Many of us who live in the neighbourhood have found refuge in the sights, sounds and wildlife at Bluffer’s Park. To the nature lovers and photographers who visit the park daily, Bluffer’s Park is a slice of paradise—an oasis from the pressures of the city.
The reality is that the days are numbered for our beloved park. For those who have been following the local issues, you already know that the Toronto and Region Conservation Authority (TRCA) are undergoing their legally mandated public information session to reveal their development plans for the park and surrounding area. They do this under the guise of being concerned environmentalists and conservationists, when nothing could be further from the truth.
The TRCA was created in 1957 as a response to the shoreline damage created by Hurricane Hazel. Their primary mandate then, as is still today (specifically in this area), is to preserve houses that were built too close to the edge of the cliffs and are in danger of succumbing to the natural erosion processes of the Bluffs. (For more information about the geological significance of this area, and how there has been a massive failure to preserve it, please refer to an earlier Wild Bluffs article, “Geology and Conservation in The Bluffs — A Brief History.)
The Meadowcliff Drive Erosion Control Project, which was their latest endeavor, saw them destroy the natural beach at the base of the Bellamy Ravine, plow over and destroy a snake den/habitat, and start the process underway of completing a massive recreational trail at the base of the Bluffs. At the time of this construction, I asked the TRCA if they planned to continue the trail up to and/or through Bluffer’s Park. In the reply I received from them, I was assured that they had no specific plans to do so. A few months later, looking through the published minutes of their meetings, I found a document outlining their plans to do just that. Those plans have evolved into the Scarborough Waterfront Project (SWP). Throughout this process, they have kept community input down to the barest of minimums, and have excluded real conservation and environmental groups every step of the way.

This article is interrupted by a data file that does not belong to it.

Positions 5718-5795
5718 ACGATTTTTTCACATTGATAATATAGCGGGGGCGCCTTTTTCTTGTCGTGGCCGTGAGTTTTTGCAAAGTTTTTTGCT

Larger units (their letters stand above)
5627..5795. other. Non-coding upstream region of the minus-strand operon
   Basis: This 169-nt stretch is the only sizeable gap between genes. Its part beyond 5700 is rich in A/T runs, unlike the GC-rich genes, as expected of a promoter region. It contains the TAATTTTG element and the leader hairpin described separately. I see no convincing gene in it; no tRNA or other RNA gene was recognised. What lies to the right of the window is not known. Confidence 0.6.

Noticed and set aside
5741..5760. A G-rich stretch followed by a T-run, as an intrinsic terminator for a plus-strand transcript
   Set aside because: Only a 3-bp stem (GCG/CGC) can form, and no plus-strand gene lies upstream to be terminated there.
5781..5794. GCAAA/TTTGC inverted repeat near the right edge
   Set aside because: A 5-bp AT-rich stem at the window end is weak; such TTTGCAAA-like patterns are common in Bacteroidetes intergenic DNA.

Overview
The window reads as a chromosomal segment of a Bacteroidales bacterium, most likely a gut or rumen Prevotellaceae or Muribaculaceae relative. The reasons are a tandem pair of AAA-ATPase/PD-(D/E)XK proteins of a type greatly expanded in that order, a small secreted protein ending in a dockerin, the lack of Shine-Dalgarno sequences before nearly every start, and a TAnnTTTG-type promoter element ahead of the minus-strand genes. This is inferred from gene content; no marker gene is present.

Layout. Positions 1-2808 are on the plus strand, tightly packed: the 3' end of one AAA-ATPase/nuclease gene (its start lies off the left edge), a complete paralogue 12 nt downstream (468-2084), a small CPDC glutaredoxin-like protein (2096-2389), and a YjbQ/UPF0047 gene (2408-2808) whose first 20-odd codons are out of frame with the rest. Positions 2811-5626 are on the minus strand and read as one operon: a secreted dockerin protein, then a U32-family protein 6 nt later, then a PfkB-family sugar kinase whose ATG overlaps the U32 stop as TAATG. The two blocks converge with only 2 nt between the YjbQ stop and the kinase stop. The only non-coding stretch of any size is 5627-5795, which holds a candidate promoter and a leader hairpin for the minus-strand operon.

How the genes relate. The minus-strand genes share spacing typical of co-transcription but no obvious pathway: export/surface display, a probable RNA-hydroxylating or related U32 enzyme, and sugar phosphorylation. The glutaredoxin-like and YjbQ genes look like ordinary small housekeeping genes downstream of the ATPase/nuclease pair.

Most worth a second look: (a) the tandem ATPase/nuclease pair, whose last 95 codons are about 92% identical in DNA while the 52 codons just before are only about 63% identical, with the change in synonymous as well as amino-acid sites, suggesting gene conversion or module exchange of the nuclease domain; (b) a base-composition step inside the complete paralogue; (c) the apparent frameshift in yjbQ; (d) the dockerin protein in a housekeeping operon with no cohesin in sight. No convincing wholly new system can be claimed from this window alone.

The real issue here is that the TRCA is an organization that serves several functions, and two of their primary functions—preserving property and conservation work—are in direct conflict with each other. One cannot be an effective conservation group while you are under pressure to destroy natural shoreline in order to save houses.
Unfortunately, there are many property owners who did not do their due diligence in selecting their properties, and now the taxpayers of the City of Toronto are on the hook for millions of dollars to preserve multi-million dollar homes in an upscale area.
The current plan for the SWP is to complete the shoreline trail right through Bluffer’s Park, connecting it in to the westernmost part of the park, and over to the existing burms that can be seen from the west beach. They have managed to convince many residents that this is a desirable build, citing recreation opportunities and improved access to the Bluffs. This project would see the destruction of a plover nesting ground to the east, and eradication of coyote habitat in the same general area. One does not need to be an environmentalist to understand that destroying natural habitat for wildlife to build recreational zones for humans is not conservation work.
In the first of a series of 3 legally mandated community outreach meetings, held on September 10th, 2014, the audience of approximately 120 people were actively discouraged to speak publically about any concerns. At one point, the moderator (who was representing the TRCA) became snippy with the crowd and exclaimed that they couldn’t possibly listen to this many people, amid the grumbling of some of the attendees. Instead, the crowd was encouraged to fill out forms with their opinions, and write notes on post-its stuck to charts. They were also invited to speak with City of Toronto employees and members of the TRCA in small groups. I believe that they were trying to prevent a public display over how much opposition there is to this project, and were filtering out the official opinions of the community by picking and choosing what forms and post-it notes actually made it on record.